I recall a moment when I was eight or nine years old — or thereabouts. I went up to our bedroom, went into the closet, closed the door, and sat silently in the darkness. Why? So God wouldn’t see me or, worse, catch me committing a sin.
Where did I get such a notion? It was primarily because of the focus on the Ten Commandments! Not stressed was the message in the chapter before today’s reading from Exodus that God told Moses to tell the Israelites that “I bore you up on eagle wings and brought you here to myself,” and, “If you hearken to my voice and keep my covenant, you shall be my special possession, dearer to me than all other people . . .”. I don’t recall hearing that part of the message, an essential context for the ten commandments.
A friend recently sent me a reflection quoting Father Greg Boyle SJ, who has some 35-plus years ministered to gangs in East Los Angeles. To those who come into their program, named Homeboy Industries, Boyle is always keen to tell any of them who will listen, “We get to choose: the God who judges and is embarrassed by us, or the One who notices and delights in us.”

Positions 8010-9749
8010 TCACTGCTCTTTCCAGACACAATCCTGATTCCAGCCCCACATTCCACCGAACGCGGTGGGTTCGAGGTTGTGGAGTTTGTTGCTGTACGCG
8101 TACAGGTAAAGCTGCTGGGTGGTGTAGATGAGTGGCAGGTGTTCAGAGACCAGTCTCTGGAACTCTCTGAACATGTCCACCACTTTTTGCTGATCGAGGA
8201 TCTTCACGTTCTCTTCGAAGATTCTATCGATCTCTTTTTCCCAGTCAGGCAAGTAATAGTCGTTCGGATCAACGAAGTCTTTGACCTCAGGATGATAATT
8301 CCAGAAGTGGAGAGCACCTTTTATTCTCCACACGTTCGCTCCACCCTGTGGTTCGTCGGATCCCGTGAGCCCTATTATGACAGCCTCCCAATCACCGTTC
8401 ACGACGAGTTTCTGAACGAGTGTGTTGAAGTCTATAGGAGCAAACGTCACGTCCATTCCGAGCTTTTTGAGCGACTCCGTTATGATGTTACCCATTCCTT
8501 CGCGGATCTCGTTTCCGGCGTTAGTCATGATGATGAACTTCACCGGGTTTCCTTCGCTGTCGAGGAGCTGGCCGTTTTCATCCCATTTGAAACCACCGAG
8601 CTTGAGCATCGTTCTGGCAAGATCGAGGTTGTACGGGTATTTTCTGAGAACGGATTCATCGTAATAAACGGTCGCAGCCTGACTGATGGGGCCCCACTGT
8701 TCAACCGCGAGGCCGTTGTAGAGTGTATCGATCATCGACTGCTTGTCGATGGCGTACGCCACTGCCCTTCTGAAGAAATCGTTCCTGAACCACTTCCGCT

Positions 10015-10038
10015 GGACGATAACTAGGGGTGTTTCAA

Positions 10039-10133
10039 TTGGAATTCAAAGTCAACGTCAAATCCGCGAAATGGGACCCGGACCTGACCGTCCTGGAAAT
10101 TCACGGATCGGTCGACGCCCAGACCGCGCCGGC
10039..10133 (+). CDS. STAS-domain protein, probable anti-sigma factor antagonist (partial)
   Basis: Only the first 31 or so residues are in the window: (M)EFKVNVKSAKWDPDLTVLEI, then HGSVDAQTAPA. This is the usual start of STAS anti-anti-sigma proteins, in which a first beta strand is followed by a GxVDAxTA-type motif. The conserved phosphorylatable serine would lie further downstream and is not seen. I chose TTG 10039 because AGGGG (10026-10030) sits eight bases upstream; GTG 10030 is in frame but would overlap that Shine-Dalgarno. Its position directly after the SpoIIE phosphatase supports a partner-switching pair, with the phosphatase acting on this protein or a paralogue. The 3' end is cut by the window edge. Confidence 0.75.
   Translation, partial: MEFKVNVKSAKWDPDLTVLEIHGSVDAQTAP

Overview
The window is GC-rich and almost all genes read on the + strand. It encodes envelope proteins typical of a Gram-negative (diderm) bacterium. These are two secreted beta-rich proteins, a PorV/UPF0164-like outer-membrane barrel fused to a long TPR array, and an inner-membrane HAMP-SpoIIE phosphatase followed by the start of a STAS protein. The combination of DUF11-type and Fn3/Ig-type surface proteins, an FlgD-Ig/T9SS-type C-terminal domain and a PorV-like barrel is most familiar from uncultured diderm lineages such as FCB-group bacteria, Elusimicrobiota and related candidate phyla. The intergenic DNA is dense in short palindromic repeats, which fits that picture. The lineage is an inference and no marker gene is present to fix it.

I now wonder what difference it would have made if I had been taught at an early age about this God rather than the God who was out to catch me breaking one of the ten commandments.
At the beginning of each Mass, we are reminded that, indeed, we sin and are sinners. Thankfully, I have come to appreciate at the Penitential Rite a most important message: I am a loved sinner, one who God notices and delights in.
Let Us Pray:
O LORD, you have made a covenant with us who seek to hear your everlasting Word. Let us remember how each day you drop into our lives hints of your love: the morning sun (or clouds), the green grass, the greeting from a neighbor, the gesture of peace at Mass, the eyes of the beggar at the corner, a “good wishes” text, the message from our DER writer, etc., etc.